Companies selling such phones often serve criminals. So, the British killer, who was finally condemned due to the location data of his fitness device, used an Encrochat encrypted telephone. Phantom Secure sold its devices to members of the Mexican drug cartel Sinaloa, a gang of bikers Angels of Hell, as well as in Cuba and Venezuela.

In a Phantom Secure hearing, prosecutors said the company was not an accidental tool for cybercriminals - as if they were using Apple or Google phones - but specifically created them to help criminals. In May, company owner Carlos Ramos was sentenced to nine years in prison. He pleaded guilty to leading a criminal organization that deliberately facilitated drug trafficking through the sale of these phones.

The Canadian Police arrested the head of their own intelligence department. He was involved in the Magnitsky case, but got in collaboration with the drug dealer
MPC actively advertised his devices - she even used the image of Edward Snowden and offered money to the observer Vice

In MPC, the process of setting up such devices was relatively simple: the company took Google Nexus 5 or Nexus 5X phones and added their own functions and operating system to them. Then she created client accounts for messaging, inserted a SIM card (for which she took about £ 20 a month) and sold the phone to a client at a price of £ 1,200. According to one of the sources of journalists, MPC has sold about five thousand phones. On its website, the company also advertised rugged laptops, tablets, and GPS trackers.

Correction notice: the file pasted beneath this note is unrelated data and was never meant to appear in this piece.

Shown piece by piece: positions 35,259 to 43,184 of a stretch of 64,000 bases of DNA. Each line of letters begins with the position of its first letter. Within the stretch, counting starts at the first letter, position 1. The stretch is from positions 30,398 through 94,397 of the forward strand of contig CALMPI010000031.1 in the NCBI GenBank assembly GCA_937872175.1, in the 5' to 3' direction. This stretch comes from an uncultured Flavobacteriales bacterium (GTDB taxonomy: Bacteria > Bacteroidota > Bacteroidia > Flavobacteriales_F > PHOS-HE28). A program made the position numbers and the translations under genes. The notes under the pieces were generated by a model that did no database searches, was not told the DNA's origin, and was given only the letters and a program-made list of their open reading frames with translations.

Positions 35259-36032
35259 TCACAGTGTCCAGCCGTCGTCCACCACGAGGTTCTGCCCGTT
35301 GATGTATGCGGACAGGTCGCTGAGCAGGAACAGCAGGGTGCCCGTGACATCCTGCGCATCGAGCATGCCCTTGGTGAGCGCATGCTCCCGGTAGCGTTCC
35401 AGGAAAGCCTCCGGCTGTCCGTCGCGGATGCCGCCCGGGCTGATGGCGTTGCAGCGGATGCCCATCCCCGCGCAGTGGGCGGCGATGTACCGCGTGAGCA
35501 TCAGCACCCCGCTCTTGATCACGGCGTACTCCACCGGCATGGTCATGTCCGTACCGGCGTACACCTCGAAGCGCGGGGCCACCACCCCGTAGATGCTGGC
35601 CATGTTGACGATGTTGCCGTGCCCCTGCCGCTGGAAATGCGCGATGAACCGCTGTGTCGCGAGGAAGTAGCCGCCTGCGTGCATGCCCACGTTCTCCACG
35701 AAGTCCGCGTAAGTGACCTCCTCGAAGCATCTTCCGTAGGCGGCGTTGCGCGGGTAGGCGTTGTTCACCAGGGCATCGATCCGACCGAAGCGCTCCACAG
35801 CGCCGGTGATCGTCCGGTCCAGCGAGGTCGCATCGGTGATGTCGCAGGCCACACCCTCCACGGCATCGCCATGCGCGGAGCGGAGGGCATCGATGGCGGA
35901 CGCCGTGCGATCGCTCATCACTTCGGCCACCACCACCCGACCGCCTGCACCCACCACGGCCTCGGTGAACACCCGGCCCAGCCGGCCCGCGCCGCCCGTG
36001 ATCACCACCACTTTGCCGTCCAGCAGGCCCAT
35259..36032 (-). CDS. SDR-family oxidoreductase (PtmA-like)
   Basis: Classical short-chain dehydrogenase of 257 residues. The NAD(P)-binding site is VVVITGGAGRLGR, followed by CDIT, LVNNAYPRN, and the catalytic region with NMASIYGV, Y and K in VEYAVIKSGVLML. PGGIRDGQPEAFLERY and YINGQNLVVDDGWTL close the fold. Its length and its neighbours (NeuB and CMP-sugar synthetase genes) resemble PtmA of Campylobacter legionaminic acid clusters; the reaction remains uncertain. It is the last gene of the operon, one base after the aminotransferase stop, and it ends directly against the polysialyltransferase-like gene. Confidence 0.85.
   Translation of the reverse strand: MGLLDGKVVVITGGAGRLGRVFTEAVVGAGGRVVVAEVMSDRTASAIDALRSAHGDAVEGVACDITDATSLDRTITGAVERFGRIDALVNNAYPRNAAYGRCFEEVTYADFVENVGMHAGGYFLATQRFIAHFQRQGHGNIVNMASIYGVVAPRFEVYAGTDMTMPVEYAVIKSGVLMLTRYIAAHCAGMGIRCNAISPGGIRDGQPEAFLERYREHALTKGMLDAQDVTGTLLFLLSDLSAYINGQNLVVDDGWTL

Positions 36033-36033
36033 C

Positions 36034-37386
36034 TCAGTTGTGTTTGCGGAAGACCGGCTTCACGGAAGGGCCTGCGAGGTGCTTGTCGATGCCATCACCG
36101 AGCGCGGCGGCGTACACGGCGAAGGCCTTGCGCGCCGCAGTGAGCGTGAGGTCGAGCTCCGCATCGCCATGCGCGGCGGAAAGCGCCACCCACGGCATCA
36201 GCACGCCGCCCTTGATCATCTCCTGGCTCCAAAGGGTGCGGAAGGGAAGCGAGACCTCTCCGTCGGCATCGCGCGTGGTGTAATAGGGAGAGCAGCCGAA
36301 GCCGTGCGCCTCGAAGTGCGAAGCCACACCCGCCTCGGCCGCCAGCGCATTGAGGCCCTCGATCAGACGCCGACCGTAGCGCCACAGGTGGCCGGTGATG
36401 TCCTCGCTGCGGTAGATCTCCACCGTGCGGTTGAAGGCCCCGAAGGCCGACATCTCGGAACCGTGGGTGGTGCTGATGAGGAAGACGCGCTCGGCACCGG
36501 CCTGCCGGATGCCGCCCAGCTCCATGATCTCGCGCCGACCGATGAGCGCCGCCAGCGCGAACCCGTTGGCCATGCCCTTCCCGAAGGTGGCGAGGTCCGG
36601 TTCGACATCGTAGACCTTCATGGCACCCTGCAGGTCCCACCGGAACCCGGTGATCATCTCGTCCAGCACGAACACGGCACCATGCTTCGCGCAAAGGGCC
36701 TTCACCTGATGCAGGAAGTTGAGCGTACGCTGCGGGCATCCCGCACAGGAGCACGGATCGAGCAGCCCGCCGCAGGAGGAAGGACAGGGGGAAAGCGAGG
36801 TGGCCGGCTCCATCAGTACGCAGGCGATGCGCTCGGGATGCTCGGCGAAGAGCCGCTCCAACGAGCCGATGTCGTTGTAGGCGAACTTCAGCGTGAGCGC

She even promoted these devices using black and white portraits of Edward Snowden.

“The MPC phone provides several levels of encryption using a secure private network,” the company said in another advertising tweet.

In March 2016, Vice columnist Joseph Cox received a private message from an MPC representative on Twitter: “Hi Joseph, I would like to know if you can offer you money just to give an honest opinion about secure devices on the market?” An MPC representative suggested provide a device for review, at the same time asking if anyone else has made such suggestions. The journalist refused money, but suggested sending more detailed information about the device. “We want to send you a device so that you can see what is at stake: we offer a million pounds if someone can hack it and intercept our messages and read them,” they replied in a subsequent message.

MPC did not provide a telephone, but continued to send messages from time to time. At some point, her representative accidentally complained about the alleged informant trying to infiltrate such companies. “Please be careful, we believe that he is a government agent trying to use companies like ours to try to gain someone’s trust,” the MPC spokesman wrote.